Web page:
What about the concern expressed by Doleac regarding differences that are not accounted for by the matching and adjustment variables? Here’s what the report says:

Vera researchers have attempted to control [I’d prefer the term “adjust” — ed.] for pre-incarceration factors, such as conviction history, age, and gender, that may contribute to misconducts in prison. However, Vera was not able to control for other pre-incarceration factors that have been found in the literature to contribute to misconducts, such as marital status and family structure, mental health needs, a history of physical abuse, antisocial attitudes and beliefs, religiosity, socioeconomic disadvantage and exposure to geographically concentrated poverty, and other factors that, if present, would still allow a person to remain eligible for college education but might influence misconducts. Vera researchers also have not been able to control for factors that may be related to misconducts, including characteristics of the prison management environment, such as prison size, and the proportion of people incarcerated under age 25, as Vera did not have access to information about the facilities where nonstudents were incarcerated. Vera also did not have access to other programs that students and nonstudents may be participating in, such as work assignments, other programming, or health and mental health service engagement, which may influence in-facility behavior and are commonly used as controls in the literature. If other literature on the subject is correct and education does help to lower misconducts, Vera may have, by chance, mismatched students with controls who, unobserved to researchers and unmeasured in the data, were less likely to have characteristics or be exposed to environments that influence misconducts. While prior misconducts, assigned security class, and time since admission may, as proxies, capture some of this information, they may do so imperfectly.

They have plans to mitigate these limitations going forward:

First, Vera will receive information on new students and newly eligible nonstudents who have enrolled or become eligible following receipt of the first tranche of data. Researchers will also have the opportunity to follow the people in the analytical sample for the present study over a longer period of time. . . . Second, researchers will receive new variables in new time periods from both DOCCS and DOL. Vera plans to obtain more detailed information on both misconducts and counts of misconducts that take place in different time periods for the final report. . . . Next, Vera will obtain data on pre-incarceration wages and formal employment status, which could help researchers to achieve better balance between students and nonstudents on their work histories . . .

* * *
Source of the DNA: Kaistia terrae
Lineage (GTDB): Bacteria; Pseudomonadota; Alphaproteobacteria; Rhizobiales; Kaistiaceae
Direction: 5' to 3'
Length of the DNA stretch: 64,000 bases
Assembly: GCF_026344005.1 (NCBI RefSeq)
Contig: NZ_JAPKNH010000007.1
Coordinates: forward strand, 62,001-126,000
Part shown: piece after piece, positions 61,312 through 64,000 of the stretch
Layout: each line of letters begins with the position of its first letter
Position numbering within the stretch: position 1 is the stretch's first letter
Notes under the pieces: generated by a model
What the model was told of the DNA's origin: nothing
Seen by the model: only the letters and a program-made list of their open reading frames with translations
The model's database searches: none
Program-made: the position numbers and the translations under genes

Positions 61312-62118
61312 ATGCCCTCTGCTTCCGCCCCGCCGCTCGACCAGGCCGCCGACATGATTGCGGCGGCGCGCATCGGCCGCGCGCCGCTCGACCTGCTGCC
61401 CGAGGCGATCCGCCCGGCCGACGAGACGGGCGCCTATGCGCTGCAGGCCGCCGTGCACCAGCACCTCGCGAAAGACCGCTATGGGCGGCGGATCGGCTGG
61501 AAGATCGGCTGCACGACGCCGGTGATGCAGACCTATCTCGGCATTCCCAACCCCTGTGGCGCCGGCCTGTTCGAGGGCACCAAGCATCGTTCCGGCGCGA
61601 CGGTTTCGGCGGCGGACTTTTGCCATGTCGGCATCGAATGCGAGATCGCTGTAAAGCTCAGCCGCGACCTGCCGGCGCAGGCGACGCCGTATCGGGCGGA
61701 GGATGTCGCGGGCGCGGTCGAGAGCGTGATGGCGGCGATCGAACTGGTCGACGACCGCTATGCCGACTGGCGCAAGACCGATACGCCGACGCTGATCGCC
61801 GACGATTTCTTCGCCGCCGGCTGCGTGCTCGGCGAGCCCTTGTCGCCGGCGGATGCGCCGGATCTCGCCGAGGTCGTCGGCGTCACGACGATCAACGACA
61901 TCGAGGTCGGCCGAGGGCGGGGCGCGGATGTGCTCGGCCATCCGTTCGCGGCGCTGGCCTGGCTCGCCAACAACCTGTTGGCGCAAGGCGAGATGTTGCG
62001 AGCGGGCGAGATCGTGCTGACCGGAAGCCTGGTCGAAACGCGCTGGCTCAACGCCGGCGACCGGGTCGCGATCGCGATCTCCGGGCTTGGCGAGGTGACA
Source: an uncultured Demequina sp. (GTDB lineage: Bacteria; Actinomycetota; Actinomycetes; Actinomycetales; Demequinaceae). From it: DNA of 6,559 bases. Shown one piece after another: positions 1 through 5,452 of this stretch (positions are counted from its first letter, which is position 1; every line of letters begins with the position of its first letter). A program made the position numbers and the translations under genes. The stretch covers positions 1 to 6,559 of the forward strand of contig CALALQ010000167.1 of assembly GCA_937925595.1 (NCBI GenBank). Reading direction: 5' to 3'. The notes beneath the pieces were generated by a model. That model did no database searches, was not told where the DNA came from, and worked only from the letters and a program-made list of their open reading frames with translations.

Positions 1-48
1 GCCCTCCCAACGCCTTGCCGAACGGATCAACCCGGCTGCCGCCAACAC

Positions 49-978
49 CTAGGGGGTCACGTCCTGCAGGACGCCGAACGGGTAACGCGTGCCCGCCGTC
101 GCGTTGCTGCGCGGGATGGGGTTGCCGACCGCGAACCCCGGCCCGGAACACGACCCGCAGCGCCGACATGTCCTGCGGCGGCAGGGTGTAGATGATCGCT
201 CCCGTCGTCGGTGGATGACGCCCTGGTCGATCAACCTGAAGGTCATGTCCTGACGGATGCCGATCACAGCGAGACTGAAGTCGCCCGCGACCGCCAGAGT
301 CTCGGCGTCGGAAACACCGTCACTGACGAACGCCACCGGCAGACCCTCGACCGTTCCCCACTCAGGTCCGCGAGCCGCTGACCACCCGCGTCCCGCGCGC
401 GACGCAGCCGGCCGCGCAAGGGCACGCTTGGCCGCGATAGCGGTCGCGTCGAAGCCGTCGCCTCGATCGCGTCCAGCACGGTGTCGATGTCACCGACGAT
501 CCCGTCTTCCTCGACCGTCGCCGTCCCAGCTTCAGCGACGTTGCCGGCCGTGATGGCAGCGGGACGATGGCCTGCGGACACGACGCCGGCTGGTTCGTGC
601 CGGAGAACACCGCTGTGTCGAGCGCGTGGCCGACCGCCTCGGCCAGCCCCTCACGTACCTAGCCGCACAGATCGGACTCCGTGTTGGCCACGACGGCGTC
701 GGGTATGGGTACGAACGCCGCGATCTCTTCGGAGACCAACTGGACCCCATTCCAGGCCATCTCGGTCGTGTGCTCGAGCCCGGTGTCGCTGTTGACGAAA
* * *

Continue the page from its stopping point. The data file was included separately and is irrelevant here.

In summary: Yeah, observational studies are hard. You adjust for what you can adjust for, then you can do supplementary analyses to assess the sizes and directions of possible biases. I’m kinda with Ben-Menachem on this one: Doleac’s right that the study “does not isolate the treatment effect of the education program,” but there’s really no way to isolate this effect—indeed, there is no single “effect,” as any effect will vary by person and depend on context. But to say that the report “provides no useful information” about the effect . . . I think that’s way too harsh.

Another way of saying this is that, speaking in general terms, I don’t find adjusting for existing pre-treatment variables to be a worse identification strategy than instrumental variables, or difference-in-differences, or various other methods that are used for causal inference from observational studies. All these methods rely on strong, false assumptions. I’m not saying that these methods are equivalent, either in general or in any particular case, just that all have flaws. And indeed, in her work with the Arnold Foundation, Doleac promotes various criminal-justice reforms. So I’m not quite sure why she’s so bothered by this particular Vera study. I’m not saying she’s wrong to be bothered by it; there just must be more to the story, other reasons she has for concern that were not mentioned in her above-linked social media post.

Also, I don’t believe that estimate from the Vera study that the treatment reduces recidivism by 66%. No way. See the section “About that ’66 percent'” below for details. So there are reasons to be bothered by that report; I just don’t quite get where Doleac is coming from in her particular criticism.

2. Given the inevitable weaknesses of any study of this sort, how should its findings inform policy?

I guess it’s the usual story: each study only adds a bit to the big picture. The Vera study is encouraging to the extent that it’s part of a larger story that makes sense and is consistent with observation. The results so far seem too noisy to be able to say much about the size of the effect, but maybe more will be learned from the followups.

3. What should advocates’ or legislators’ views of the policy options be, given that the evidence in favor of the status quo is far from rigorous by any standard?

This I’m not sure. It depends on your understanding of justice policy. Ben-Menachem and others want to reduce mass incarceration, and this makes sense to me, but others have different views and take the position that mass incarceration has positive net effects.

I agree with Ben-Menachem that policymakers should not stick with the status quo, just on the basis that there is no strong evidence in favor of a particular alternative. For one thing, the status quo is itself relatively recent, so it’s not like it can be supported based on any general “if it ain’t broke, don’t fix it” principle. But . . . I don’t think Doleac is taking a stick-with-the-status-quo position either! Yes, she’s saying that the Vera study “provides no useful information”—a statement I don’t really agree with—but I don’t see her saying that New York’s college-in-prison education program is a bad idea, or that it shouldn’t be funded. I take Doleac as saying that, if policymakers want to fund this program, they should be clear that they’re making this decision based on their theoretical understanding, or maybe based on political concerns, not based on a solid empirical estimate of its effects.